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Author Topic: What do you use your farm for?  (Read 8920 times)
Beth Kirkley
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Location: Eastman, Georgia


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« Reply #20 on: February 21, 2005, 04:13:54 PM »

You sure are going to have a lot to enjoy and watch over this summer. Smiley It really sounds like you got a good start.

I'd still like to see a picture of one of your draft goats all hitched up. That sounds so cool.

You had mentioned "going the easy route" and getting ready to lay chickens from a friend. My husband had tried to talk me into doing something like that. A friend of mine has about 10 laying hens (Road Island Red/Crochin mix), and since I have an incubator, my husband thought it would be just fine to get some eggs from her and raise the babies that way. But for once, I wanted a fancy breed - all purebreds - and something I choose all by myself! Smiley Heck, if I really didn't care what I had, I'd have a yard full of free chickens - all different colors and sizes. But I have always wanted the Partridge Rocks - and believe me, it took a little bit of whining and begging to get my way. Smiley (Final answer from the hubby was - fine, waste your money if you want to.) But he's coming round. He realizes now that if I have purebreds I have a better chance selling surplus chickens each year at a higher price.

I'm rambling. Smiley

Beth
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Horns Pure Honey
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Posts: 148

Location: Illinois


« Reply #21 on: February 22, 2005, 10:44:27 PM »

I am busy, with these chickens they are all pure bred so that is good and at the price he is selling them to me I would be crazy, that is crazier than I already am, not to buy them. I would say we will have bought and used or sold 200 chickens this next summer, bye Cheesy
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Ryan Horn
Michael Bush
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Location: Nehawka, NE


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« Reply #22 on: February 27, 2005, 01:53:51 PM »

Bees, horses (Friesians), chickens, grandsons, a dog...

http://incolor.inetnebr.com/bush/bush_bees.htm
http://incolor.inetnebr.com/bush/bush_friesians.htm
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Michael Bush
My website:  bushfarms.com/bees.htm
My book:  ThePracticalBeekeeper.com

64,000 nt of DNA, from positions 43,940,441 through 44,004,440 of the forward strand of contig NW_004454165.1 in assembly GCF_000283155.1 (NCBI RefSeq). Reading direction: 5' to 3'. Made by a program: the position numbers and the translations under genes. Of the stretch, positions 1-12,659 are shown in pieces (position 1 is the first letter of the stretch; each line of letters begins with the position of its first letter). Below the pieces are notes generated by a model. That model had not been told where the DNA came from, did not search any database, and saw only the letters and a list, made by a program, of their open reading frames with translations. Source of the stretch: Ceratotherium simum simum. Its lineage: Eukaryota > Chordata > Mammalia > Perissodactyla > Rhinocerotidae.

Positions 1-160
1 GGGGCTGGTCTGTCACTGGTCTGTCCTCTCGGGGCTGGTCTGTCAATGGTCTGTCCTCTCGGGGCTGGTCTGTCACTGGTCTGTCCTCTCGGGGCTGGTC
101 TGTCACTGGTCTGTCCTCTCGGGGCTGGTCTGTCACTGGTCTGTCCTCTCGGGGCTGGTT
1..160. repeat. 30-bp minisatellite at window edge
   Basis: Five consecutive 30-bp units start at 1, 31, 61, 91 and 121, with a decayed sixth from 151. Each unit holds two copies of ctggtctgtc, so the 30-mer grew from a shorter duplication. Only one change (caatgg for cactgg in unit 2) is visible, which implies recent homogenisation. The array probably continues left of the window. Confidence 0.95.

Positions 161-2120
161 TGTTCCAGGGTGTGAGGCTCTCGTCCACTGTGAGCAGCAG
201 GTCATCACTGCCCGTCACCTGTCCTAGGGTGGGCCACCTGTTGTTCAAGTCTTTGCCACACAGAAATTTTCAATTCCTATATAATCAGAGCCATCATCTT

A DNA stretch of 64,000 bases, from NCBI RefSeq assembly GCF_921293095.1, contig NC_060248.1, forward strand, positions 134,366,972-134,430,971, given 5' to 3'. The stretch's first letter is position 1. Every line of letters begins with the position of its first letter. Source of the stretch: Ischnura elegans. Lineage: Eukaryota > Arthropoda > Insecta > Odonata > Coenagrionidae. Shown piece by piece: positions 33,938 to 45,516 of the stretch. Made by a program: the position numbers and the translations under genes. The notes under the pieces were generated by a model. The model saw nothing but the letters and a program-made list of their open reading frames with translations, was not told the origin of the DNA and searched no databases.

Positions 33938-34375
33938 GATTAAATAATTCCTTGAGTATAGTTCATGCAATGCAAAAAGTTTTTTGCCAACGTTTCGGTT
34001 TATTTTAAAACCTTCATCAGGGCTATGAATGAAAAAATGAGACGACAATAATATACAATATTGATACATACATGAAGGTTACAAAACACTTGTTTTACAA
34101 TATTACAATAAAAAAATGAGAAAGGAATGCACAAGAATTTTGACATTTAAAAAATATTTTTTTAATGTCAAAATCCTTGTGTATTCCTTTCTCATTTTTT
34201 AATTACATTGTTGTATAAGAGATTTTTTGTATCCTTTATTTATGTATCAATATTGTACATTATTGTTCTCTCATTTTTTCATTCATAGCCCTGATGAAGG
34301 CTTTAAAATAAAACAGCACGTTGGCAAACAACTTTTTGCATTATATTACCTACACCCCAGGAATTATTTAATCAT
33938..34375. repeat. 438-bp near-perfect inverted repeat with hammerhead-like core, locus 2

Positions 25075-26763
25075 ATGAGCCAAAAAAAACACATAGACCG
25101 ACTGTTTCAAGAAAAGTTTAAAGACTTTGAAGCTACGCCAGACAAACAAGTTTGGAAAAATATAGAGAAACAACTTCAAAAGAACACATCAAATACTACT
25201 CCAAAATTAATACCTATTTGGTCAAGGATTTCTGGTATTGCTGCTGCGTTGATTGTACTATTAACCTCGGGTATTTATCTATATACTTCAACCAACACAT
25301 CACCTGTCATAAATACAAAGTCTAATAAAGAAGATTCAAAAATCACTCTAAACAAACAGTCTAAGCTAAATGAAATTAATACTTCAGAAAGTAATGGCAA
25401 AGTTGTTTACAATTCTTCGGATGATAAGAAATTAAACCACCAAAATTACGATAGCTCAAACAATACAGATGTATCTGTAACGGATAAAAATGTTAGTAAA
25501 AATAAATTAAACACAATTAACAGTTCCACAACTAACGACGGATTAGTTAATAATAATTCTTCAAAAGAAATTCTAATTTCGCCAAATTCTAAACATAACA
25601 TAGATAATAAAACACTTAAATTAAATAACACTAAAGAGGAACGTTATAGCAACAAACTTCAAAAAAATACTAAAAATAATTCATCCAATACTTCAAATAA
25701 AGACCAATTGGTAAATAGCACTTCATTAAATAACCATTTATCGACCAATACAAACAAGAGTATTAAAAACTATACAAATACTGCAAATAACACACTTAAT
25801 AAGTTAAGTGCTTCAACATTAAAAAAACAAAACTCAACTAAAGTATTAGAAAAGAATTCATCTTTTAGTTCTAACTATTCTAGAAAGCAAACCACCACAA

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"Everything works if you let it."--Rick Nielsen
amymcg
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Location: Eastern Massachusetts


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« Reply #23 on: February 27, 2005, 10:08:22 PM »

If you want to count my half acre as a farm. . ha ha ha

It's mostly a vegetable garden with a lawn.  My main thing is veggies.

Does anyone here want to trade seeds?
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crw13755
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Location: Texas


« Reply #24 on: April 11, 2005, 10:13:27 PM »

Just trying to keep the house going and started enjoying the lifestyle that has come with it. Hopefully if it goes right I am hoping to expand and help provide work, But the Political hoops are murder LOL. I would also like to purchase Dairy cows cause new dairies opened ( http://www.dairybusiness.com/western/Nov00/texastown.htm ).  Then join http://www.heritagefoodsusa.com/who_we_are/index.html  wink
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Horns Pure Honey
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Location: Illinois


« Reply #25 on: April 12, 2005, 07:27:41 AM »

I was reading a farming book, I will go get the name of it, and it said that any land that raises animals or a type of produce, veggies, than it can be called a farm. bye Cheesy
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Ryan Horn
crw13755
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Location: Texas


« Reply #26 on: April 12, 2005, 08:09:24 AM »

wow Thank God I that is cleared up I was so thinking I was in Highland Park or suburb of Bolca Raton LOL  wink
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burny
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Location: woodstock,vermont,u.s.a.


« Reply #27 on: May 01, 2005, 09:47:13 PM »

currently....pigs,bees,and maple trees.
                      God bless,
                                burny
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thomashton
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Location: College Ward, Utah


« Reply #28 on: November 14, 2005, 06:05:11 PM »

This spring I am planting 3/4 acre of western maples that can be tapped like eastern sugar maples. They grow faster than eastern maples, but have slightly lower sugar content.

In the spring I will include bees, goats (pygmys and nubians), and laying hens.

I eventually would like to dig a large pond and hopefully my next door neighbor will sell me the land behind me so I have stream-front property.

I also have a decent-sized vegetable garden already planted for the winter with multiplier onions, 2 varieties of shallots and 7 types of garlic (soft and hardneck).

In the spring I will also plant a new nut orchard with filberts, almonds, butternuts, chestnuts and probably also pecans. I'm sick of paying so much for all of them in  the store--plus the wildlife enjoy them.
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After 18 months of reading and preparation, my girls finally arrived on April 11th (2006)!
Horns Pure Honey
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Location: Illinois


« Reply #29 on: November 14, 2005, 11:37:21 PM »

Make shure you order those nut trees early, they sell super fast Cheesy
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Ryan Horn
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